Transfer Analysis: Walking in a Wintle Wonderland

Blackpool have confirmed the signing of Ryan Wintle on loan from Cardiff City. Here’s what the tangerine army need to know about our 10th signing of the summer:

Background

Wintle is joining on a season-long loan from Cardiff, who do hold the option to recall him in January. The Bluebirds signed Wintle on a free transfer this summer, but the form of  Joe Ralls, Marlon Pack, Will Vaulks and Leandro Bacuna has limited his chance at game time. 

Considered one of the EFL’s best free agents this summer, the former KFC worker earnt his reputation with 160 appearances for Crewe Alexandra – playing a vital part of their promotion from League Two in 2019-20, and their strong 12th  place finish in League One last year. 

What can we expect on the pitch?

Statistically, the first thing that stands out from Ryan Wintle is his elite passing numbers. Wintle was in the top 20% of League One central midfielders for pass accuracy, forward passes and progressive passes (passes which significantly progress the ball up the pitch). While he rarely dribbles or wins fouls, he is still above average in his ability to carry the ball up the field (progressive runs).

Wintle is an average defender – ranking in the 47th percentile for successful defensive actions – and these tend to be interceptions rather than aggressive duels or tackles. 

Going forward, Wintle is in the bottom 25% for xG, xG assisted (xA) and touches in the box – suggesting he won’t be a consistent threat to opposition keepers. He takes a high volume of shots relative to the goals he scores – suggesting he tends to shoot from positions outside of the box. Wintle doesn’t score or assist much – but when he does – they tend to be spectacular. 

He doesn’t just score screamers. In fact, Wintle has scored more often from cutbacks inside the box.  A wide player will dribble infield and play the ball back to Wintle, arriving late into the box (usually unmarked as a result). Wintle takes one or two touches and shoots.  With an abundance of wide players skilled at getting into the box (Bowler, Anderson, Mitchell), Neil Critchley will be hoping Wintle can score a few of these for his men in tangerine as well.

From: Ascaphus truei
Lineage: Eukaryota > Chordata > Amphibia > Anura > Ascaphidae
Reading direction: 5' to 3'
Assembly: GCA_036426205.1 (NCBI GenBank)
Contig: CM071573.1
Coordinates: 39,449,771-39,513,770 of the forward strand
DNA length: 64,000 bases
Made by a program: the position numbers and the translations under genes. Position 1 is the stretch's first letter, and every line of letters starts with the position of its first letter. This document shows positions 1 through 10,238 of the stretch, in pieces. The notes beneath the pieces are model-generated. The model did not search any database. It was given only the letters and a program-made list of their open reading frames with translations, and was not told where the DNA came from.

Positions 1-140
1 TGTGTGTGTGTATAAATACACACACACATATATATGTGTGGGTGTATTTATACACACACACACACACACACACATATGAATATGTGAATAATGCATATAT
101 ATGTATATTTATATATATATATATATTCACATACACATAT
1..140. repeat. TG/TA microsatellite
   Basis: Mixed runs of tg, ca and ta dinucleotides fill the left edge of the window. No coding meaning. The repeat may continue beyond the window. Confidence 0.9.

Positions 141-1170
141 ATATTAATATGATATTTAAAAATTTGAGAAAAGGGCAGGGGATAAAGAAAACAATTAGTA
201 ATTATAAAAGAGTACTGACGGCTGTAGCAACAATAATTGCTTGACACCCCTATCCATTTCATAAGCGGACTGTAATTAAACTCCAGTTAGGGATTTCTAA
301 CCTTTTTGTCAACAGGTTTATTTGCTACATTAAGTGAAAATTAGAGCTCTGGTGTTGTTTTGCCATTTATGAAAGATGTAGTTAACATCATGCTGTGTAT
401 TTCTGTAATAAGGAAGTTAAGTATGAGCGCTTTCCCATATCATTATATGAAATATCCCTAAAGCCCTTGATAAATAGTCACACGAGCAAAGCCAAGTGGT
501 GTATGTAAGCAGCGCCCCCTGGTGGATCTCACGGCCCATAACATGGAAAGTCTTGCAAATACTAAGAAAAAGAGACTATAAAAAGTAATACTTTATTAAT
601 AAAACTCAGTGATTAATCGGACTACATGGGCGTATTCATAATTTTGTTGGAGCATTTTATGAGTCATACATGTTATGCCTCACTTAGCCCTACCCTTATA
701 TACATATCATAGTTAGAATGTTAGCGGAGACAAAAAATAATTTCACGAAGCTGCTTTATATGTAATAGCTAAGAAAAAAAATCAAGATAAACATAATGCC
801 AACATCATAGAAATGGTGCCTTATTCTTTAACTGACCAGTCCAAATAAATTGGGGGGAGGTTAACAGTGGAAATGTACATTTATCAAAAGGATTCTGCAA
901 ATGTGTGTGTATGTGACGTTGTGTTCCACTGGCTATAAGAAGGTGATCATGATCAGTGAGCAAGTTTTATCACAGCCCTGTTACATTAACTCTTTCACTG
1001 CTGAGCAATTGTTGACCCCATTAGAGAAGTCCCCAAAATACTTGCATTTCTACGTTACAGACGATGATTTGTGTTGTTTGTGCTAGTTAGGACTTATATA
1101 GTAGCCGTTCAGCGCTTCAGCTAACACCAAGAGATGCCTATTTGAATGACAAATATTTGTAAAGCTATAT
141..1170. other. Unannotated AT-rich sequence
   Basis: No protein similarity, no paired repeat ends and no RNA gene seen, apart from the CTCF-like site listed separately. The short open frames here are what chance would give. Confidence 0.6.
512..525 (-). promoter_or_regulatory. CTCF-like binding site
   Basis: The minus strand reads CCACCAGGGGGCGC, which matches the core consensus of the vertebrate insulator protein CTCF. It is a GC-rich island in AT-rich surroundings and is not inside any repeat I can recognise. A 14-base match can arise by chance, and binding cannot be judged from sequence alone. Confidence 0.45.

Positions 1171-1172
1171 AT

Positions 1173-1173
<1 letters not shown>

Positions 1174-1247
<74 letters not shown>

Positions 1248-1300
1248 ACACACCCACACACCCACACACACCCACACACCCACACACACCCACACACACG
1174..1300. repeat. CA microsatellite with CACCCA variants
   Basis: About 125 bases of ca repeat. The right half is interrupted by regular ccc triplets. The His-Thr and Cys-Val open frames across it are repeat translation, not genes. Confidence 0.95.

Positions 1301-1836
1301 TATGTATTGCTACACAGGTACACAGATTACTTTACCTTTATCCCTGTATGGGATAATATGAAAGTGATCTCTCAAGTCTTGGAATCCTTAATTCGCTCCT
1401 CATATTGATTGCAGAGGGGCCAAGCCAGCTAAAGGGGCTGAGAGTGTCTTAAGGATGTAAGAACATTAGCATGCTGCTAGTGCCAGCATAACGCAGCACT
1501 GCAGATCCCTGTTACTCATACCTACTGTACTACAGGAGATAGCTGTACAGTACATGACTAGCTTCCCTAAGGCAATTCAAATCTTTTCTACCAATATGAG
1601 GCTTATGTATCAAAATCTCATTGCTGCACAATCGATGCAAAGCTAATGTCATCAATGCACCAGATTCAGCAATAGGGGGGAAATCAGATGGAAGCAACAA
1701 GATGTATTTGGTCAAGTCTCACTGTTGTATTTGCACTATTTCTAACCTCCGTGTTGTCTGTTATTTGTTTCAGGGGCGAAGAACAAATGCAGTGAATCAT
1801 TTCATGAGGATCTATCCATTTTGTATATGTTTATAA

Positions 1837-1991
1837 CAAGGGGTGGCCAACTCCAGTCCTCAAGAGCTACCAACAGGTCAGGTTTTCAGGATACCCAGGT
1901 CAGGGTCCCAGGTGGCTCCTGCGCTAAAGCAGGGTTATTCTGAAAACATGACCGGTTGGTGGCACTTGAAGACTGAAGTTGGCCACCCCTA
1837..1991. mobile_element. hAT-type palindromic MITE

How does he compare to our existing players?

By comparing Wintle to our existing players, it is clear he should make an impact right away. His profile is most similar Grant Ward, whose injury may have sparked the transfer push. While  Ward is the better dribbler, Wintle has better passing metrics and may slot straight into the slide. His defensive numbers aren’t as good as Ward’s – but defending is done as a system and no side had a better system than Blackpool last season! 

Given Critchley’s fondness for his defensive midfielders, I’d be surprised if Wintle displaces Dougall. The two have very different styles and could complement each other nicely on the pitch. Wintle would dictate play from deep and occasionally push up to join the attack, while Dougall specialises in destroying opposition transitions. The current midfielder who is most likely to lose his place is Kevin Stewart – particularly if he doesn’t find fitness soon. 

Conclusion

Critchley described Wintle as “an all-action midfielder with a range of passing and the capability to score a few goals as well” – and the evidence clearly supports it. He looks like an excellent addition to this Blackpool side, with enough quality to immediately compete for a place and have an impact. 

#upthemightypool

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Published by Conor Hamilton

Northerner working in finance. Blackpool FC fan. I write about football with healthy doses of tactics, statistics and data visualizations.

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